Classic marketing books expound upon the four P’s of marketing: Product, Price, Place, and Promotion. Well, when the place you are selling is the Web, product and price continue to be critical to your marketing efforts, but so is promotion. What’s different is the way you do promotion. Mass media promotion depends on getting attention—that’s where the overheated hype approach excels. But the Web requires a different approach that can be summarized as the three R’s.
You probably know that the breathless copy that may work in print rarely achieves the desired effect on the Web. And you may also be aware that the younger your customer, the less credibility the traditional hard sell has. Customers are becoming more suspicious of marketing or advertising of any kind. So, what are they looking for?
The Three R’s, that’s what. What must your marketing message be?
- Relevant. Customers increasingly are expecting that you won’t waste their time. Companies that responded to the advent of the “Do Not Call” Registry by cranking up e-mail spam are not getting it. You can’t keep finding more and more ways to interrupt people. At some point, you must embrace search marketing and Web site personalization approaches—a relevant ad is a winning ad. Instead of blanketing everyone with your 30-second TV spot, relevance-based marketing isolates the people most interested in what you are selling today.
- Real. Shut off the hype machine. Your customers want facts. They want you to be authentic. They want to be able to trust you. Blogs are more credible than press releases, in part, because your customers can comment on what you say, so that keeps you honest. Setting that authentic tone and providing information your customers really want to know–that’s the quickest way to “get real.”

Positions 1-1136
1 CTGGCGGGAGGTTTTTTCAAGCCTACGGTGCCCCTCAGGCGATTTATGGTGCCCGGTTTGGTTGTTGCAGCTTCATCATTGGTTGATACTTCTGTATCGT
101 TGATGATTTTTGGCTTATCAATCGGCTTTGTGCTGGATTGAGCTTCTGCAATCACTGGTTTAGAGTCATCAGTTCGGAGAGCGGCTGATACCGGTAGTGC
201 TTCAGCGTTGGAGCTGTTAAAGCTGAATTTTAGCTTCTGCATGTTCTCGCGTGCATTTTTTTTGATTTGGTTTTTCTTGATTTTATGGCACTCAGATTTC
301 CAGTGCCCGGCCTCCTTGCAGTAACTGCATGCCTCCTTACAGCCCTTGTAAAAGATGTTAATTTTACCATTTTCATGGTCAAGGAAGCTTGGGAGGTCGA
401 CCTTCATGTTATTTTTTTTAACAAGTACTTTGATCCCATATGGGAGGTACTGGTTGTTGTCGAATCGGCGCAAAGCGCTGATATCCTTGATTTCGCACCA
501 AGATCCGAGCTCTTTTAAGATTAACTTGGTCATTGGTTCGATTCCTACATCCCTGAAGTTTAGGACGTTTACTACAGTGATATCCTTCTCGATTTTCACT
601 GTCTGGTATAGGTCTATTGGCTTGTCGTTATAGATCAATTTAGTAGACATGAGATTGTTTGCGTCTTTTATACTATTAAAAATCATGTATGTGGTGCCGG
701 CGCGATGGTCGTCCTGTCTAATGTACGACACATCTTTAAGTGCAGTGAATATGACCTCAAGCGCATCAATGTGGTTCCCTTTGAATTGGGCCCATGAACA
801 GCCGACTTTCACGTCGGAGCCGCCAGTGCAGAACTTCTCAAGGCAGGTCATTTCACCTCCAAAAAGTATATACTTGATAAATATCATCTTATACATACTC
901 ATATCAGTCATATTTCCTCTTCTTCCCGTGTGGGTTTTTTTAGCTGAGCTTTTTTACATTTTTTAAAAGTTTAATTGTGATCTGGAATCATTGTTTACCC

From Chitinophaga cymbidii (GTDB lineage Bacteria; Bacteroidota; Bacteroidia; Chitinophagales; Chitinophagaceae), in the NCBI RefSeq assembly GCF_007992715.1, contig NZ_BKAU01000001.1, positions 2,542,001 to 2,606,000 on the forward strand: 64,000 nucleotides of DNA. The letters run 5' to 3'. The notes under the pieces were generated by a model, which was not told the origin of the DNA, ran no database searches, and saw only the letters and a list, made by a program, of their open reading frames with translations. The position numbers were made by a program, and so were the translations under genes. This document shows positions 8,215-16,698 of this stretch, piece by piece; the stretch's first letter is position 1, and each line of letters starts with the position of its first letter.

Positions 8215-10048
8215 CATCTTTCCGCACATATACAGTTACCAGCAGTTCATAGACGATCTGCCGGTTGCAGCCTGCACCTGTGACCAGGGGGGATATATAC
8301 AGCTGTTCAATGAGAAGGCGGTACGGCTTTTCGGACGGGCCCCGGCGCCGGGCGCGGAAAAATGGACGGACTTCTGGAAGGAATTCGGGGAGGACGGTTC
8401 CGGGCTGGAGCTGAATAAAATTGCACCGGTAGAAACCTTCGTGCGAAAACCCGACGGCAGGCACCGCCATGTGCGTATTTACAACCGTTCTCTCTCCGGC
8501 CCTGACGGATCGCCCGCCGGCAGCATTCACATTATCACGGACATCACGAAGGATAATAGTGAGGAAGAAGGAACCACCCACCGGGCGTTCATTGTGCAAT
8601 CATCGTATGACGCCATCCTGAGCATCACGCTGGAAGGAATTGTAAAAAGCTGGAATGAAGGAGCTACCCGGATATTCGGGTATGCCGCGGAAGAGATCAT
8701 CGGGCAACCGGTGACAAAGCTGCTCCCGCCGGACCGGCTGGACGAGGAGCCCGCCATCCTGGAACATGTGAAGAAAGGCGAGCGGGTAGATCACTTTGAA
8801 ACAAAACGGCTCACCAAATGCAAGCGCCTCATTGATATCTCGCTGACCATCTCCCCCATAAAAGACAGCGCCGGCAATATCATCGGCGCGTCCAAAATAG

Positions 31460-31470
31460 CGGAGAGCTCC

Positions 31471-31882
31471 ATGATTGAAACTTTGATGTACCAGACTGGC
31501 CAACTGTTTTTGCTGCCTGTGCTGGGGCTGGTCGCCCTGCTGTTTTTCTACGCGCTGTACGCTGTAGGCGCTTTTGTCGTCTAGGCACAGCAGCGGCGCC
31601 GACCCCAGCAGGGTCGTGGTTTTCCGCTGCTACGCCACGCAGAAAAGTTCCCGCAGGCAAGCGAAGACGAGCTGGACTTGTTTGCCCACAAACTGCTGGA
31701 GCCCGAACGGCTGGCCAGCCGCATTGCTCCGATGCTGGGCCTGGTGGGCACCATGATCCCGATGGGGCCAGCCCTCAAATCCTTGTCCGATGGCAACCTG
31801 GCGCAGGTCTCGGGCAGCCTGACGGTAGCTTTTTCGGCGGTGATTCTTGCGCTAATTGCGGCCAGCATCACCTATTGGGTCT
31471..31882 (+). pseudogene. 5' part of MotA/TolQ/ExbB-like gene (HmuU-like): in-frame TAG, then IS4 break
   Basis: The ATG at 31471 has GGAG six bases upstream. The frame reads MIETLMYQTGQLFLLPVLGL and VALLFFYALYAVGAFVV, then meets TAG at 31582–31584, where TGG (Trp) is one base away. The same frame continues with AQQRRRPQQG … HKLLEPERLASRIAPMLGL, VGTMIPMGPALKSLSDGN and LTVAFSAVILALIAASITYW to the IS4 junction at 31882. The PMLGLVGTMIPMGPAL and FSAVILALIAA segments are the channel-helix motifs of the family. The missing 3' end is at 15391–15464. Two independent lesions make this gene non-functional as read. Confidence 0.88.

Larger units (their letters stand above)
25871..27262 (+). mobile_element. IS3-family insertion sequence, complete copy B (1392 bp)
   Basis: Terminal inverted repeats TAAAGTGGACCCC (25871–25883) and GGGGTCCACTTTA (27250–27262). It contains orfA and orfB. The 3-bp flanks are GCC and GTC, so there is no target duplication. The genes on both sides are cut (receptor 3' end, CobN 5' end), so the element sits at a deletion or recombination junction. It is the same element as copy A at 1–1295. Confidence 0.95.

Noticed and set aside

- Responsive. The Web ends the one-way monologues of offline marketing. On the Web, you don’t deliver a message—you start a conversation. Or your customer starts a conversation with you. Either way, you need to be responsive, or the conversation ends. If your customers don’t like some of your company’s practices, for example, you must respond. Even small companies can’t hide from bad publicity any more, because your customers will write about your bad behavior, even if the mainstream media does not. Your customers may complain in public about your product or your customer service, so you must be prepared to adroitly respond.
Don’t be caught with a 20th century marketing program for new millennium customers. If you aren’t ensuring your message is relevant, real, and responsive, your customers will tune you out. Marketers who heed the three R’s will get the all-important fourth R—relationship. Your customers will buy and buy again, because you don’t waste their time, you’ve earned their trust, and you jump when they call.